The Bibliothèque nationale de France’s BnF Gallica digital collections are a treasure trove. Seemingly endless in their scope, they contain many overlooked gems. One such gem may be found in Charles Bétout’s costume designs for Henri Maréchal’s 1907 opera, Le Lac des Aulnes (The Lake of the Alders/Alder Lake). Gallica BnF describes the work as a “fairy ballet in two acts and five scenes.” The designs are created with with plume, aquarelle, and gouache. The opera itself was featured at the Opéra de Paris-Palais Garnier, 25 September, 1907. Luckily for the curious, the work is in the public domain.
Before examining the richly detailed designs, some background on the opera itself. Princeton University Library’s Blue Mountain Project Historical Avant-Garde Periodicals for Digital Research holds a digital copy of Revue Musicale, Volume 7 No. 23 from 1 December 1907. The Revue contains a written feature on the opera and its plot. It’s writer is a bit of a tough critic, even going so far as to call the costume design unharmonious. Regardless, it gives us some semblance of the opera’s plot and style. Roughly translated from French, it reads:
“The subject of this ballet is the rivalry of two magicians, one of whom takes the “children” of the first (butterflies, dragonflies, spirits of the air, etc., etc.) to compose his enchantments and his potions. But he has a daughter; his opponent has a son, and you can guess that this one is in love with that one. This love first attenuates, then complicates the hostility of the two wizards, one of whom, reduced to impotence, breaks his wand and rushes into the lake of Alders. Twilight of magic (as Wagner would say) and advent of love, such is the symbolic title that one could give to this poem. The whole thing seemed a little gray to me. In the first act, I noticed that the decor lacks unity; it seems to be made of pieces and pieces: the color is not of a harmonious tone, and, from the orchestra chairs, one can follow the maneuver of the two electricians who, without taking care to conceal their lanterns project somewhat brutal spots of color on certain parts of the scene. The second act, from a decorative point of view, is very superior. These observations could apply exactly to music. M. Maréchal’s score – Grand Prix de Rome in 1870 – is well written, but without original and striking character; it is of a rather slow inspiration, without sufficient romanticism, and which stays halfway, instead of reaching the charm of great fantasy. It makes frequent use of a theme of Schubert (ballad of the King of the Alders) which harmonizes little with the rest. In the second act, there are excellent things, among others a “choreographic episode”; but it was not necessary to announce on the program that this episode is “fugue”‘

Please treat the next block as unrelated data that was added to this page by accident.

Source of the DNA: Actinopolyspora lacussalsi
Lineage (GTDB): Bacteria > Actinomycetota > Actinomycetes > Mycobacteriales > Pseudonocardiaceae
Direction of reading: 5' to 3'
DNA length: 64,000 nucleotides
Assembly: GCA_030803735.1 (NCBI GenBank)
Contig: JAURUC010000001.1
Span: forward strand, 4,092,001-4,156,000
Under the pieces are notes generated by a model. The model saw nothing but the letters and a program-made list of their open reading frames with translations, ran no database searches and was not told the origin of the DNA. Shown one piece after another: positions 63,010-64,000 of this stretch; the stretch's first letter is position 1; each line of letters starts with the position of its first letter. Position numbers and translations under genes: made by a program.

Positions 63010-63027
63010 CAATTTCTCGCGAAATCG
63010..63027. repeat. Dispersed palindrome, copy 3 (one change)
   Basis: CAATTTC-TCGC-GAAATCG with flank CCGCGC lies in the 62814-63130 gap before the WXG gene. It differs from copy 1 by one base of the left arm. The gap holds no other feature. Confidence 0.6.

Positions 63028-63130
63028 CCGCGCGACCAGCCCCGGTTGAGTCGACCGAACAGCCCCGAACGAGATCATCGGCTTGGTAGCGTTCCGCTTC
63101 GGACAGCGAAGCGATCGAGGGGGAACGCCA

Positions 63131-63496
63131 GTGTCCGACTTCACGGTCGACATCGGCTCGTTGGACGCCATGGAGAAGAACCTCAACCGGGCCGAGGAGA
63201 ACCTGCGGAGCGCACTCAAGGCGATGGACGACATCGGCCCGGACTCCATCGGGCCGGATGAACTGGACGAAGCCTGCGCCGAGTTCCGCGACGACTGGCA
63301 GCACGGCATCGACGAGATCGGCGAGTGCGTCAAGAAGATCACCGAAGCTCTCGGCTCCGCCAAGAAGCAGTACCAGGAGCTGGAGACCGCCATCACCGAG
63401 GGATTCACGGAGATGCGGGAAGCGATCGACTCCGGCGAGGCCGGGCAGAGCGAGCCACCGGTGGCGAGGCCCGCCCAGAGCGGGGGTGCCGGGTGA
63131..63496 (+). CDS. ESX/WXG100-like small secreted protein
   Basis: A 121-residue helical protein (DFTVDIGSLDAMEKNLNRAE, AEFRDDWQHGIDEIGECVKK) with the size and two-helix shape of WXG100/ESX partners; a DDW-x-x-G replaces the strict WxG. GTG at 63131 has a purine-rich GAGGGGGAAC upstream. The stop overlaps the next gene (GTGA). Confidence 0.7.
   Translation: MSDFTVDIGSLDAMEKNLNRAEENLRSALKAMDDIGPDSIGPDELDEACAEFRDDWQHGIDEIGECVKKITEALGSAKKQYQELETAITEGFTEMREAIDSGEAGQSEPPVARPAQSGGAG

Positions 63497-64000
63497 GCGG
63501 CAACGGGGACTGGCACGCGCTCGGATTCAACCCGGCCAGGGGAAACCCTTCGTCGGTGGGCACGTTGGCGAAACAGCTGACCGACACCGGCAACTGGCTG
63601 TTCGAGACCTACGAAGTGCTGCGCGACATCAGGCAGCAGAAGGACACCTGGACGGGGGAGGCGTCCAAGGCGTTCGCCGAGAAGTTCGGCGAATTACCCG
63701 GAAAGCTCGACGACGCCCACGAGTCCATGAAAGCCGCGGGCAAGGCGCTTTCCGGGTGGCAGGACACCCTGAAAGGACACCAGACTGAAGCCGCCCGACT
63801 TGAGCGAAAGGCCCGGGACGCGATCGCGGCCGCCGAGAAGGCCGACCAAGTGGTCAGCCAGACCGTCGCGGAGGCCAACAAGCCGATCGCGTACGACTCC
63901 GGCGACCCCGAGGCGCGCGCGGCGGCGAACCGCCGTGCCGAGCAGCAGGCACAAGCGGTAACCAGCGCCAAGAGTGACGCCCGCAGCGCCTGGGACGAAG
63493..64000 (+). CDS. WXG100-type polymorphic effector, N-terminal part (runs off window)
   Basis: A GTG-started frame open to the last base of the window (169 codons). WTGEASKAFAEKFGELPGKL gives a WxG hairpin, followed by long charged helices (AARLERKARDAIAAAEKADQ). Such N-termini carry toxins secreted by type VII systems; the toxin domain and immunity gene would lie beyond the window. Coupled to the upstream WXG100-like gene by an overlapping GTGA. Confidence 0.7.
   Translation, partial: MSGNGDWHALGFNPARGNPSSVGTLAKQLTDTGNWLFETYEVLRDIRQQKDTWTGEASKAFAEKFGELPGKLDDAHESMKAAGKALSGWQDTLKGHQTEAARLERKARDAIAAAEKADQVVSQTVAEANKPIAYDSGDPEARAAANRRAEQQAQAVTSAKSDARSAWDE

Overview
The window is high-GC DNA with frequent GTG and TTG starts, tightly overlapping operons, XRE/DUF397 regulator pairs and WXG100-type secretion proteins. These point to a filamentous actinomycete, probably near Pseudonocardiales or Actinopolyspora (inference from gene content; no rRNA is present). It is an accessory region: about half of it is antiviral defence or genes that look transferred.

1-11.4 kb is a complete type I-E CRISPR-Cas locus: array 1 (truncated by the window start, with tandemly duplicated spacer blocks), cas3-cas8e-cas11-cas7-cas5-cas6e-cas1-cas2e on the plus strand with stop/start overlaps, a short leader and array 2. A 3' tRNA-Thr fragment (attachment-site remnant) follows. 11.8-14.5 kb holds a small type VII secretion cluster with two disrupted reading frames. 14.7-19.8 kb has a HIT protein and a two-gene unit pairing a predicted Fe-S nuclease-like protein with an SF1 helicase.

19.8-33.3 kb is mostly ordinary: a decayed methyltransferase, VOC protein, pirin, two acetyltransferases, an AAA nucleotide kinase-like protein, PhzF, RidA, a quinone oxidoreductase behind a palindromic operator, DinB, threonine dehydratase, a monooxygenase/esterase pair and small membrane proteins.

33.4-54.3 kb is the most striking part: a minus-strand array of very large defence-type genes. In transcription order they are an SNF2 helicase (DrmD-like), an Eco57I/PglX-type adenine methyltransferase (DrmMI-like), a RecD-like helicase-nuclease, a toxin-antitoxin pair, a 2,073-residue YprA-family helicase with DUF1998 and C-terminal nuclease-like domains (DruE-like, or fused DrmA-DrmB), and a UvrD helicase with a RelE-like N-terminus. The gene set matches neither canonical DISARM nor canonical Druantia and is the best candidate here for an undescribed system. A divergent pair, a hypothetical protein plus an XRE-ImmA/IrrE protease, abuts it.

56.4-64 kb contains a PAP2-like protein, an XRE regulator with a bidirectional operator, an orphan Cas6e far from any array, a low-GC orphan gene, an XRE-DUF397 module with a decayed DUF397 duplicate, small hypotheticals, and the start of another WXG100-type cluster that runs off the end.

Here is a photo of the French-language clipping from Revue:
As for Henri Maréchal himself, Oxford Music’s Grove Music Online lists his birth on January 22, 1842, and death on May 12th, 1924. He lived and died in Paris. Biographic detail is readily available on Maréchal. Oxford notes that: